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Mandela to mark 95th birthday in hospital


Former South African president Nelson Mandela will spend his 95th birthday in hospital Thursday, as admirers around the world honour his legacy with millions of acts of kindness.

The anti-apartheid icon also marks 15 years since he married his third wife Graca Machel in a secret ceremony, four years after being elected his country's first black president.

In South Africa biker gangs will clean streets, volunteers will paint schools and politicians will spend 67 minutes on worthy projects -- a tidal wave of charity to mark Mandela's 67 years of public service.

"Let us return Madiba's sacrifices and contributions through our own efforts to build a better society," said South African President Jacob Zuma using Mandela's clan name.

The United Nations declared the Nobel peace laureate's birthday Mandela Day in 2010, but for many this year it takes on extra poignancy.

Mandela has spent the last six weeks in a Pretoria hospital in a critical but stable condition after being admitted for a recurring lung infection.

Breathing with the help of a machine, family and friends have said he is now responding to treatment.

His successor as president, Thabo Mbeki, even suggested he might be discharged from hospital soon.

But on the eve of his 95th birthday and after a series of hospitalisations, that seems optimistic.

"I just hope that although he may not be able to enjoy his 95th birthday, that he will be well enough for his 96th" said friend and fellow anti-apartheid campaigner George Bizos told AFP.

Children in schools around South Africa will begin their day by singing "Happy Birthday" to the former statesman.

Near Pretoria, Zuma will also do his bit.

He will try to channel Mandela's cross-community appeal by delivering government housing to poor whites.

The government will also host a ceremony for the symbolic handing over of Mandela's new high-tech ID card, which will be received by his daughter Zindzi.

The event is laden with meaning in a country where apartheid was enforced by pass books, which black citizens were forced to carry and which limited movement to certain areas at certain times.

Elsewhere global luminaries, pop stars and companies also plan to pledge their support for Mandela Day.

"I will also be giving my 67 minutes to make the world a better place, one small step at a time," British business magnate Richard Branson pledged in a recorded message.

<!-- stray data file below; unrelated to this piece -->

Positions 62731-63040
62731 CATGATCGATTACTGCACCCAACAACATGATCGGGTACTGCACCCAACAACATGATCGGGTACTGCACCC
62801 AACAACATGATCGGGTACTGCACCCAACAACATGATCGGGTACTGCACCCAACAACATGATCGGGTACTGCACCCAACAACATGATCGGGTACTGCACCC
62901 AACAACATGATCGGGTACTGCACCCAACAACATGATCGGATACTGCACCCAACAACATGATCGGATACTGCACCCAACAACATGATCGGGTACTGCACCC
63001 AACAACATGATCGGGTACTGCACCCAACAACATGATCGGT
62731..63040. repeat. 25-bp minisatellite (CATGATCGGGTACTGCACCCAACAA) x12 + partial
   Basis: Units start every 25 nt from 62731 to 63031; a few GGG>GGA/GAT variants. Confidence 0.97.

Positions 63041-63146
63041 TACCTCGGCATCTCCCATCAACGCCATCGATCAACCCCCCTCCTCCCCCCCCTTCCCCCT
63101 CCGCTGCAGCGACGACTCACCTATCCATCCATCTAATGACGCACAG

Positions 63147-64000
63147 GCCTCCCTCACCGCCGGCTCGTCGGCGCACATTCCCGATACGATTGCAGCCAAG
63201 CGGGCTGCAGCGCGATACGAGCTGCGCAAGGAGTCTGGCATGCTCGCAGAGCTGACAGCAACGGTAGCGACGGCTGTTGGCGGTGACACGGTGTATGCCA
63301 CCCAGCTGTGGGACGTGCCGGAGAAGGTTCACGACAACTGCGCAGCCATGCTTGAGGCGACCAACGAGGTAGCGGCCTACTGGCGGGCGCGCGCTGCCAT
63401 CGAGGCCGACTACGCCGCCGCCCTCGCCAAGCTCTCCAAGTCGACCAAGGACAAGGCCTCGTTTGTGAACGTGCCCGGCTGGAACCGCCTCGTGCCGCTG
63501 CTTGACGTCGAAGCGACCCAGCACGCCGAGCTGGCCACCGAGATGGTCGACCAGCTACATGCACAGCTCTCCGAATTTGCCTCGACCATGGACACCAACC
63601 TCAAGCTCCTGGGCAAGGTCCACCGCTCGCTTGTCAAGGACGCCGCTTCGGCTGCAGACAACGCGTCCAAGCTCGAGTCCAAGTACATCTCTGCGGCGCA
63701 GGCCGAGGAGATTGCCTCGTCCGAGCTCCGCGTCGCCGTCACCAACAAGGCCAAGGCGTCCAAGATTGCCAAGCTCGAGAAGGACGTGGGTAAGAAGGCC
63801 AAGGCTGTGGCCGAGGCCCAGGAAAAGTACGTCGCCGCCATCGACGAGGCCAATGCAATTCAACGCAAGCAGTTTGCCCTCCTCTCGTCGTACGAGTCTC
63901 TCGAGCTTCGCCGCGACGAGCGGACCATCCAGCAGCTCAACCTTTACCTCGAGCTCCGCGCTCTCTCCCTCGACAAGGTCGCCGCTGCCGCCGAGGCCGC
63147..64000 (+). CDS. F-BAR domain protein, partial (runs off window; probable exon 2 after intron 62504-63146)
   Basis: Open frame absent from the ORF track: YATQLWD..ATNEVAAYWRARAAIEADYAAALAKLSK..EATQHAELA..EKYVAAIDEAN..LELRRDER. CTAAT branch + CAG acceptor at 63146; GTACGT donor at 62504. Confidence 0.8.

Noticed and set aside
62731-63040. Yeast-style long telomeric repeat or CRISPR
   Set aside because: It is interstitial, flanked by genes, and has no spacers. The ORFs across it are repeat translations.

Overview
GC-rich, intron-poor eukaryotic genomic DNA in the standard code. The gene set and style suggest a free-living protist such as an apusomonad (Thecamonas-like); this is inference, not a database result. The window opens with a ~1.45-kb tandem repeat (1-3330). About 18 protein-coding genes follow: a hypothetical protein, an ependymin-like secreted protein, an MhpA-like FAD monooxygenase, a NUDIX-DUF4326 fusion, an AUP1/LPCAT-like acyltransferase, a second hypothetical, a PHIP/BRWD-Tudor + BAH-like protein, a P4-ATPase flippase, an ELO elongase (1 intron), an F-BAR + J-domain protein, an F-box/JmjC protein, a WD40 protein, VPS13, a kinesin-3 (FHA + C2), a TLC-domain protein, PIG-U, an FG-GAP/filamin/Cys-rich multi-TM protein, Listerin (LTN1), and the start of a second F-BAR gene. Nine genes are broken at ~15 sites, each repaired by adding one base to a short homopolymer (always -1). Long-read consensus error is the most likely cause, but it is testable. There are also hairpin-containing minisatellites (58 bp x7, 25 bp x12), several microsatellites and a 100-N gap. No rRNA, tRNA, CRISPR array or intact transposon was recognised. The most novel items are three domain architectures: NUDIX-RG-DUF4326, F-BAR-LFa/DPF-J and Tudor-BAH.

In Manila, 50 abandoned street children will get a television studio tour and see performances by local artists.

On Saturday, Australian city Melbourne will hold a concert featuring local and African artists, while a music festival later this year in Norway will promote equality in schools.

Born July 18 in 1918, Mandela fought against white rule as a young lawyer and was convicted of treason in 1964.

He spent the next 27 years in jail.

But it was through his willingness to forgive his white jailers that Mandela made his indelible mark on history.

After negotiating an end to apartheid, he became South Africa's first black president, drawing a line under centuries of colonial and racist suppression.

He then led reconciliation in the deeply divided country.

Mandela's peace-making spirit has won him worldwide respect.

"Never before in history was one human being so universally acknowledged in his lifetime as the embodiment of magnanimity and reconciliation as Nelson Mandela," said archbishop emeritus Desmond Tutu, himself a Nobel peace laureate.

But the sunset of his life has been somewhat eclipsed by bitter infighting among his relatives.

A row over his final resting place has seen three of his children's graves dug up and their remains moved, public brawling and legal action among his children and grandchildren.

In a televised address, his grandson Mandla accused a sibling of impregnating his wife and Mandela's oldest daughter Makawize, of sowing divisions in South Africa's most famous family.

Mandela's oldest granddaughter Ndileka spoke of the pain caused by the rift in an interview published Wednesday.

"It was something that we did not want to take in the public space but because of who we are it was, it did spill over to the public space," she told the BBC.

"There is no way that I can never forgive but it's just that right now I'm still hurting."